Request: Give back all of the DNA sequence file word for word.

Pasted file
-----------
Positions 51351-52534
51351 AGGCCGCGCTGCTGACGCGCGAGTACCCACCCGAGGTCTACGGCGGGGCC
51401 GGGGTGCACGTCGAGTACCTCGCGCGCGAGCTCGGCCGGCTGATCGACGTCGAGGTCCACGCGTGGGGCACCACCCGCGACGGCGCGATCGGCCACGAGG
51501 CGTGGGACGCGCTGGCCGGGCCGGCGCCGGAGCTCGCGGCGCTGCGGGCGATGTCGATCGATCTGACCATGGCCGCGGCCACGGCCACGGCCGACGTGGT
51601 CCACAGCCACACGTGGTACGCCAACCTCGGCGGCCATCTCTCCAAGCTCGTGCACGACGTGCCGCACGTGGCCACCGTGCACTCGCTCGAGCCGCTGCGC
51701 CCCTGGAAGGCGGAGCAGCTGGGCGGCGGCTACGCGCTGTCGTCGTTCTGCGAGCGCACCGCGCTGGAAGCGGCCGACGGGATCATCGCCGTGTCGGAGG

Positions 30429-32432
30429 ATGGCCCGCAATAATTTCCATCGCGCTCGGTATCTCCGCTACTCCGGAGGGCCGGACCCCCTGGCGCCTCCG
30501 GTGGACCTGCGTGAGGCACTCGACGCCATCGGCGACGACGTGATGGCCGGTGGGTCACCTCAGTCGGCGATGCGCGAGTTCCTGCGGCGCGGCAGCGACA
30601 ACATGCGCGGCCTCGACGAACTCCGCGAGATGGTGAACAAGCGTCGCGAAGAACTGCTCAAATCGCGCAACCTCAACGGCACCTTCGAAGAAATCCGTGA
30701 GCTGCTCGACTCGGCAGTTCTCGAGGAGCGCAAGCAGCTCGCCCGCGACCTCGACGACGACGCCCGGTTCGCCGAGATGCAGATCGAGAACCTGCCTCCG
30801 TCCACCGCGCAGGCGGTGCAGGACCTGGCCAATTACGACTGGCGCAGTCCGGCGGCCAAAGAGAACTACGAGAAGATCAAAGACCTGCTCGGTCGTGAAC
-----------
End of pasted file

Positions 51351-52534
51351 AGGCCGCGCTGCTGACGCGCGAGTACCCACCCGAGGTCTACGGCGGGGCC
51401 GGGGTGCACGTCGAGTACCTCGCGCGCGAGCTCGGCCGGCTGATCGACGTCGAGGTCCACGCGTGGGGCACCACCCGCGACGGCGCGATCGGCCACGAGG
51501 CGTGGGACGCGCTGGCCGGGCCGGCGCCGGAGCTCGCGGCGCTGCGGGCGATGTCGATCGATCTGACCATGGCCGCGGCCACGGCCACGGCCGACGTGGT
51601 CCACAGCCACACGTGGTACGCCAACCTCGGCGGCCATCTCTCCAAGCTCGTGCACGACGTGCCGCACGTGGCCACCGTGCACTCGCTCGAGCCGCTGCGC
51701 CCCTGGAAGGCGGAGCAGCTGGGCGGCGGCTACGCGCTGTCGTCGTTCTGCGAGCGCACCGCGCTGGAAGCGGCCGACGGGATCATCGCCGTGTCGGAGG

Positions 30429-32432
30429 ATGGCCCGCAATAATTTCCATCGCGCTCGGTATCTCCGCTACTCCGGAGGGCCGGACCCCCTGGCGCCTCCG
30501 GTGGACCTGCGTGAGGCACTCGACGCCATCGGCGACGACGTGATGGCCGGTGGGTCACCTCAGTCGGCGATGCGCGAGTTCCTGCGGCGCGGCAGCGACA
30601 ACATGCGCGGCCTCGACGAACTCCGCGAGATGGTGAACAAGCGTCGCGAAGAACTGCTCAAATCGCGCAACCTCAACGGCACCTTCGAAGAAATCCGTGA
30701 GCTGCTCGACTCGGCAGTTCTCGAGGAGCGCAAGCAGCTCGCCCGCGACCTCGACGACGACGCCCGGTTCGCCGAGATGCAGATCGAGAACCTGCCTCCG
30801 TCCACCGCGCAGGCGGTGCAGGACCTGGCCAATTACGACTGGCGCAGTCCGGCGGCCAAAGAGAACTACGAGAAGATCAAAGACCTGCTCGGTCGTGAAC